You'll need to get either a fixed speed SATA II drive (3.0 Gb/s) or go with an auto sense drive like the Samsung drives even the newest 2.5" drives are still auto sense.

To know if the drive will work the spec sheet MUST clearly state either 3.0Gb/s or SATA II. That will fix your problem!

Reference: 17" MacBook Pro Mid-2010 I've also posted a snapshot of the SATA I/O section in my answer.

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I initially went with the MX500 because that's THE referred drive on iFixit for my exact model for dual drives.

Is there a model line I should be looking at for Samsung (EVO vs QVO?)? Am I understanding correctly that any Samsung sata iii is okay as long as it shows 3.0g/s?

Back to my system, so to confirm, both my primary and optical i/o are sata ii? And same question, any benefit to switching drive locations until I get new drives? Switch MX 300 back to primary, and make it boot, and move MX 500 to optical as data only?

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@scottbernardis - Sorry you got messed up. Someone only looked at the 2011 models and forgot about the older ones.

Either one will work, the QVO series is a bit cheaper, but you give up some performance. Here I think you won't see any difference. Yo could look for other drives tan Samsung as long as the spec sheet clearly shows 3.0Gb/s or the term SATA II.

Correct! Your system is strictly 3.0 Gb/s (SATA II) Moving the drives around won't really change things as the blessed drive (booting drive) is the key If the MX 300 has the OS still installed all you need to do is go into Startup Disk preference setting. Making sure th MX 300 is the boot up drive.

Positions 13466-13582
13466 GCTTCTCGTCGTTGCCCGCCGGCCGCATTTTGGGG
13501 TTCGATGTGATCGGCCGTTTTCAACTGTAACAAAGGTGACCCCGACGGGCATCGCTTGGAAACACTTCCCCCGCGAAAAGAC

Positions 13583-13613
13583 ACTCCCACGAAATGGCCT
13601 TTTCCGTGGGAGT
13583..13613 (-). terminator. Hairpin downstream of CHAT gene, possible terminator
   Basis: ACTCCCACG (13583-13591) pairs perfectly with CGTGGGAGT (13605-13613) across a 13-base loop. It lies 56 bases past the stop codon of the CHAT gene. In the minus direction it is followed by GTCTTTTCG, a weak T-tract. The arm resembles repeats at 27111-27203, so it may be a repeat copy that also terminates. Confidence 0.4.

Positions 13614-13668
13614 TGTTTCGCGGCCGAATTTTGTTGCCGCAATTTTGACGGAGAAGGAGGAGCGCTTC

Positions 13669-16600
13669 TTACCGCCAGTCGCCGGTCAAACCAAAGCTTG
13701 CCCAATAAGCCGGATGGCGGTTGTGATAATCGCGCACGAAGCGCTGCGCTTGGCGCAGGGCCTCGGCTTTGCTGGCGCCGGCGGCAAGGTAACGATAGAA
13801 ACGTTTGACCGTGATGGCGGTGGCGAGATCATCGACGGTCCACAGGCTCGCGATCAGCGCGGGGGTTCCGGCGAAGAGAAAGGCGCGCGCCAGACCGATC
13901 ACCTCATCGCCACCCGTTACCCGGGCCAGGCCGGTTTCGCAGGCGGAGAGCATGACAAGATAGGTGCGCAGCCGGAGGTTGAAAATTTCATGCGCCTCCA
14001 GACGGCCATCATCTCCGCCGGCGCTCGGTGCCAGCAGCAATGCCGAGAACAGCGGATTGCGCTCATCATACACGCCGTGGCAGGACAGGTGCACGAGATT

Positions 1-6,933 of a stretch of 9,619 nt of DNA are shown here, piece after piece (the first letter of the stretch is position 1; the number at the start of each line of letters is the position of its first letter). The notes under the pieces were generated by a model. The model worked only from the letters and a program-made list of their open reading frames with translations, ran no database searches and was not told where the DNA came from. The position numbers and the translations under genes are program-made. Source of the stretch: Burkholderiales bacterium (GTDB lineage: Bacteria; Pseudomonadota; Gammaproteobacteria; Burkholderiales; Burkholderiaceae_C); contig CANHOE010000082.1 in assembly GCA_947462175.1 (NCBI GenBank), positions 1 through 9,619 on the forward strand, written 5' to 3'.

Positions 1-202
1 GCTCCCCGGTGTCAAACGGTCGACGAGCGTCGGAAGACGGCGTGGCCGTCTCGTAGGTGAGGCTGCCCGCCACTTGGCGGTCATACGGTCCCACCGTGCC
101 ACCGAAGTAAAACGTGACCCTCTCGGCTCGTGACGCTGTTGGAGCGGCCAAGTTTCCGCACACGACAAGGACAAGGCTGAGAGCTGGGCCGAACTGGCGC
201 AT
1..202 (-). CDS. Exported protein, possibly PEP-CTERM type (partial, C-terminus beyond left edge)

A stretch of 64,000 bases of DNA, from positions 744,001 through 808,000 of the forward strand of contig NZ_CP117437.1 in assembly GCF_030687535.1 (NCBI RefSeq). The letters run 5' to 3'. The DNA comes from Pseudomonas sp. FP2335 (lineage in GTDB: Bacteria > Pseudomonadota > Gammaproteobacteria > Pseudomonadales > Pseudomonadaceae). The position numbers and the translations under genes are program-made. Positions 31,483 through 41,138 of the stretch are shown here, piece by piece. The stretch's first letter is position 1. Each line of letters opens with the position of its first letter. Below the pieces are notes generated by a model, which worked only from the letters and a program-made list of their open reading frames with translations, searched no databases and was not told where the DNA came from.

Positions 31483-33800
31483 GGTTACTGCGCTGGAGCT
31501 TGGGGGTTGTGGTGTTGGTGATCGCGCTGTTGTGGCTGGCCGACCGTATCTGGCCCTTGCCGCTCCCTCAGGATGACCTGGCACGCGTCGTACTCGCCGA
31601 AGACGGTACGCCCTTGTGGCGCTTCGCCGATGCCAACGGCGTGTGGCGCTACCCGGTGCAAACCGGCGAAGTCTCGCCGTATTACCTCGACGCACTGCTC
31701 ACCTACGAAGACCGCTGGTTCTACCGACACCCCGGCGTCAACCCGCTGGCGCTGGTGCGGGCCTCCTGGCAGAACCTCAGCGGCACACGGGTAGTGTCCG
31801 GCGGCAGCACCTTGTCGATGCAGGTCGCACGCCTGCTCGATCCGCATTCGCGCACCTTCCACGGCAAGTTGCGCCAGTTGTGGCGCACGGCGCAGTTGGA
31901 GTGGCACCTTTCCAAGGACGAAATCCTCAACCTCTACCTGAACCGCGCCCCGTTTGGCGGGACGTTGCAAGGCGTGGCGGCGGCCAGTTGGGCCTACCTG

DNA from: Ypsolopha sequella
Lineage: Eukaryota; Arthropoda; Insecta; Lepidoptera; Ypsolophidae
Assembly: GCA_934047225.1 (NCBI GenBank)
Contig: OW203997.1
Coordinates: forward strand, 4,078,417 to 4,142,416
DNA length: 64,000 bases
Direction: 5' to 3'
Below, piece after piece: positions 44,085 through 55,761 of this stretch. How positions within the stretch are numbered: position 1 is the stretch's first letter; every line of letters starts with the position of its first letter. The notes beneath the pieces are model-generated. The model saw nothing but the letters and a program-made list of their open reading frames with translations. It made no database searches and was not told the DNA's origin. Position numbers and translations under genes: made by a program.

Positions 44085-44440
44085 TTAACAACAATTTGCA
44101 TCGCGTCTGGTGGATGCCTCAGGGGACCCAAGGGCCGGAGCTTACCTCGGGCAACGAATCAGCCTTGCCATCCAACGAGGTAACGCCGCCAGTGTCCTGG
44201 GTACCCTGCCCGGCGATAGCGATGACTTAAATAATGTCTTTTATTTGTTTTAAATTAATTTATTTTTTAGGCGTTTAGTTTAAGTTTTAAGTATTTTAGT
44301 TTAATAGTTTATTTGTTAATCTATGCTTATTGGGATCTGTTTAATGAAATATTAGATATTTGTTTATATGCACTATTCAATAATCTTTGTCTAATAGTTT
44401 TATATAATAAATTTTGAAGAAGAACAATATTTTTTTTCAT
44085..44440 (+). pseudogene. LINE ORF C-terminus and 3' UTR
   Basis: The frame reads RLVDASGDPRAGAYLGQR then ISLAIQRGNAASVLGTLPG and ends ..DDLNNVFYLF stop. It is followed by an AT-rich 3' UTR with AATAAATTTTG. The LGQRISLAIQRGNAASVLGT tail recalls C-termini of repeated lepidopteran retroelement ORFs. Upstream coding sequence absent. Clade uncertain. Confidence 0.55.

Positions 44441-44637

As far as using the MX 500 for a data drive I wouldn't do that. While the amount of data I/O is a lot less you run the risk of file corruption if you shut your system down while its still fighting through a data move.

Think of it this way... Playing Russian Roulette with a gun with four chambers with one bullet has a higher chance of shooting than a gun with twenty chambers. But in the end someone still gets the bullet.

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I'm really starting from scratch looking at SATA II drives. Any recommended brands in addition to Samsung? How do I compare performance between SATA II's?

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Hey buddy,

Sorry to hear about this and hope this isn’t your main computer.

Firstly may I ask you attempt to boot off of that previous MX300 that you mentioned (If it still has MacOS)

Then, maybe try something like TGpro and see if it you can crank the fans.

Final hope for this is to put everything back to stock and try again.

What version of macos is the computer running.